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Dam breached, reservoir drained - restoring the White Salmon River

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That's an amazing video shot by photographer Andy Maser of the Condit Dam being breached by explosives last month. The 125-foot tall dam, built in 1913 on the White Salmon River in Washington State, emptied the contents of its reservoir in just over two hours.

For the first time in nearly one hundred years the White Salmon River will flow freely, restoring the river to be a natural habitat for local fish species. From the Seattle Times:

Located three miles from the river's confluence with the Columbia, taking out the dam is expected to reopen about 33 miles of habitat for steelhead and about 14 miles for chinook, depending on how well different runs of fish contend with natural falls in the river.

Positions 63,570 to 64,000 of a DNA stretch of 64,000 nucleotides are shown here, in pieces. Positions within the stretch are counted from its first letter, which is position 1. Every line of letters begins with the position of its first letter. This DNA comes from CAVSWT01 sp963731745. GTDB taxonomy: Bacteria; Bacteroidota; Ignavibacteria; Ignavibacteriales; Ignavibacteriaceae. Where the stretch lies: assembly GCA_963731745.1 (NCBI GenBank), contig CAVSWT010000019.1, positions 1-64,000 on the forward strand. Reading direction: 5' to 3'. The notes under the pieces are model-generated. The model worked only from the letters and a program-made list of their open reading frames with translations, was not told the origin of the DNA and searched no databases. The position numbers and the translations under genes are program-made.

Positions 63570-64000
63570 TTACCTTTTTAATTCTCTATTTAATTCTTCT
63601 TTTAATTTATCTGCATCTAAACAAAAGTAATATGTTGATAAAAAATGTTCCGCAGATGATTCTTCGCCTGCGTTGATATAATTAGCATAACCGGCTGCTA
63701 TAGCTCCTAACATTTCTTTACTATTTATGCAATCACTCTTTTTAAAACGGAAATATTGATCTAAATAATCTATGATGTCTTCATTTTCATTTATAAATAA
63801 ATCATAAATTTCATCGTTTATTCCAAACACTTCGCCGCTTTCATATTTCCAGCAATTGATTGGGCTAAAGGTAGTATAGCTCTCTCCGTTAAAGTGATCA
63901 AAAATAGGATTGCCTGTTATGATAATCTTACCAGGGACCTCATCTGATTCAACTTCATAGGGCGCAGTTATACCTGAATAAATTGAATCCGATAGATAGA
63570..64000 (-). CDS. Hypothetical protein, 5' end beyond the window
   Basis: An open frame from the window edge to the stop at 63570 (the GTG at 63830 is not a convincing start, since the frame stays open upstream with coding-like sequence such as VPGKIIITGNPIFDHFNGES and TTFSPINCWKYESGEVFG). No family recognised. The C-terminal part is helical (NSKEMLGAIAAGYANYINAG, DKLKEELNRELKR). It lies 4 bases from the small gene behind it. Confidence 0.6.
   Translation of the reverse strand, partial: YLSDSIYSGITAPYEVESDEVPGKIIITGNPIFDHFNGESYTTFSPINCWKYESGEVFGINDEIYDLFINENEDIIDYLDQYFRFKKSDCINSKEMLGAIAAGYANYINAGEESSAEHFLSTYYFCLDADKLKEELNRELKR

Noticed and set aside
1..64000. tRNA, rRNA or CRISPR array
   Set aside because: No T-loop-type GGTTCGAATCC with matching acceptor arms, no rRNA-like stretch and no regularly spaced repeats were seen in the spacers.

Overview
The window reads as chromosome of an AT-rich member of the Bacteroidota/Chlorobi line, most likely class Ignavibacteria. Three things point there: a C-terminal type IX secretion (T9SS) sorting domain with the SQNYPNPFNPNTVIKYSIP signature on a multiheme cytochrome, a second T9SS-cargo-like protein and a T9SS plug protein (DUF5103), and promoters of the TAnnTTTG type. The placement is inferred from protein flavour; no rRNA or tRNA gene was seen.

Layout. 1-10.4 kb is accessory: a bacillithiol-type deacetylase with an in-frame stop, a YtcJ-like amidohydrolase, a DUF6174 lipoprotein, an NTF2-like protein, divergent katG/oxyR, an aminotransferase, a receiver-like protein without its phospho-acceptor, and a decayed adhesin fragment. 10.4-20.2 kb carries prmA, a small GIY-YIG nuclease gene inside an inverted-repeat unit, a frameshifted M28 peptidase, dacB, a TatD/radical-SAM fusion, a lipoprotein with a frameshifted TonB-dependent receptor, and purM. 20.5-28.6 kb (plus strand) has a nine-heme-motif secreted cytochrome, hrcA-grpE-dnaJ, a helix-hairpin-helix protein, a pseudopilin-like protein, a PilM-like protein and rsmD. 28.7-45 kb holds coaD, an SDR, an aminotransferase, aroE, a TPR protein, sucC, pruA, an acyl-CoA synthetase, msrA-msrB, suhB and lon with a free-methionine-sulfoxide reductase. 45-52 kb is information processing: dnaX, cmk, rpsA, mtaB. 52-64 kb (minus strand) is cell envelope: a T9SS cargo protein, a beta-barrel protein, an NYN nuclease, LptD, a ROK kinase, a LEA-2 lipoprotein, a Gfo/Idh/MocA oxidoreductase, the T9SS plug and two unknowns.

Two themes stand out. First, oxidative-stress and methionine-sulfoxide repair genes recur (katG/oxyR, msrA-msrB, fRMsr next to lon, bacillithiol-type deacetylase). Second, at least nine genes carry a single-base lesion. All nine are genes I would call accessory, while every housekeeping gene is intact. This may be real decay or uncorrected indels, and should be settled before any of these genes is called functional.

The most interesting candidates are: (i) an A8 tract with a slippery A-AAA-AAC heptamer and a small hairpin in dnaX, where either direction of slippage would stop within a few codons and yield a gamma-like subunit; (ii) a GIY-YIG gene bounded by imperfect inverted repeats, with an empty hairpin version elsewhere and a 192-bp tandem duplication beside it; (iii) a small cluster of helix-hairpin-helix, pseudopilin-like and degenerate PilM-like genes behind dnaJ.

It's amazing just how much silt has accumulated over the past century, which reduced the generation capacity over time, and helped hasten the dam's removal. The electric utility that owns the Condit Dam found it cheaper to demolish the dam than bring it up to modern environmental standards.

This video is yet another reminder that all forms of energy have tradeoffs - even relatively clean ones like hydroelectricity.

The views expressed are those of the author and are not necessarily those of Scientific American.

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